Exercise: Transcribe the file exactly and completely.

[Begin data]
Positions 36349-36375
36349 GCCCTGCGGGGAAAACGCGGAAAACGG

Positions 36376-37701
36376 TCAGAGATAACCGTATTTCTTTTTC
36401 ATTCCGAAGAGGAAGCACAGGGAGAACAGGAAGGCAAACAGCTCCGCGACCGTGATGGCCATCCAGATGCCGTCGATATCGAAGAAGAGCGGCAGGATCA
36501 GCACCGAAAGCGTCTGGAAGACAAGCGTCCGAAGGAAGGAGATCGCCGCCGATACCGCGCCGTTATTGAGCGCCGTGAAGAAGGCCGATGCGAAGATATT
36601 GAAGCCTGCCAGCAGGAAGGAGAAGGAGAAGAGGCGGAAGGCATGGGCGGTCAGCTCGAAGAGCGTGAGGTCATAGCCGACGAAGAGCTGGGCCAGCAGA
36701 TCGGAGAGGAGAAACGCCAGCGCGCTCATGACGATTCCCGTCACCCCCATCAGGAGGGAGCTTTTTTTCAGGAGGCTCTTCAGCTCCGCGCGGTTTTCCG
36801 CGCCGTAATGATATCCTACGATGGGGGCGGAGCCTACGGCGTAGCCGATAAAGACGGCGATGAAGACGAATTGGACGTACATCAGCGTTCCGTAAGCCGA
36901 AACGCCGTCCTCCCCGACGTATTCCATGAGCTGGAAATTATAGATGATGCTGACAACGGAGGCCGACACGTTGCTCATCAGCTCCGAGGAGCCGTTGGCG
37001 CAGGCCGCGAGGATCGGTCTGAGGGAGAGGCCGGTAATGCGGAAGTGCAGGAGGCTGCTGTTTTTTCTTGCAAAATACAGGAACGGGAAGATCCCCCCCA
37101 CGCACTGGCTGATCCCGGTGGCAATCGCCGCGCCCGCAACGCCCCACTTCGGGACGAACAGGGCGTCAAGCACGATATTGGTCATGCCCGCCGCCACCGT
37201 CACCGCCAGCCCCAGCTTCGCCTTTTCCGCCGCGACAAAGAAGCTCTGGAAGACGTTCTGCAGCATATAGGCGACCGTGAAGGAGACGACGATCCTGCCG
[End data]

Positions 36349-36375
36349 GCCCTGCGGGGAAAACGCGGAAAACGG

Positions 36376-37701
36376 TCAGAGATAACCGTATTTCTTTTTC
36401 ATTCCGAAGAGGAAGCACAGGGAGAACAGGAAGGCAAACAGCTCCGCGACCGTGATGGCCATCCAGATGCCGTCGATATCGAAGAAGAGCGGCAGGATCA
36501 GCACCGAAAGCGTCTGGAAGACAAGCGTCCGAAGGAAGGAGATCGCCGCCGATACCGCGCCGTTATTGAGCGCCGTGAAGAAGGCCGATGCGAAGATATT
36601 GAAGCCTGCCAGCAGGAAGGAGAAGGAGAAGAGGCGGAAGGCATGGGCGGTCAGCTCGAAGAGCGTGAGGTCATAGCCGACGAAGAGCTGGGCCAGCAGA
36701 TCGGAGAGGAGAAACGCCAGCGCGCTCATGACGATTCCCGTCACCCCCATCAGGAGGGAGCTTTTTTTCAGGAGGCTCTTCAGCTCCGCGCGGTTTTCCG
36801 CGCCGTAATGATATCCTACGATGGGGGCGGAGCCTACGGCGTAGCCGATAAAGACGGCGATGAAGACGAATTGGACGTACATCAGCGTTCCGTAAGCCGA
36901 AACGCCGTCCTCCCCGACGTATTCCATGAGCTGGAAATTATAGATGATGCTGACAACGGAGGCCGACACGTTGCTCATCAGCTCCGAGGAGCCGTTGGCG
37001 CAGGCCGCGAGGATCGGTCTGAGGGAGAGGCCGGTAATGCGGAAGTGCAGGAGGCTGCTGTTTTTTCTTGCAAAATACAGGAACGGGAAGATCCCCCCCA
37101 CGCACTGGCTGATCCCGGTGGCAATCGCCGCGCCCGCAACGCCCCACTTCGGGACGAACAGGGCGTCAAGCACGATATTGGTCATGCCCGCCGCCACCGT
37201 CACCGCCAGCCCCAGCTTCGCCTTTTCCGCCGCGACAAAGAAGCTCTGGAAGACGTTCTGCAGCATATAGGCGACCGTGAAGGAGACGACGATCCTGCCG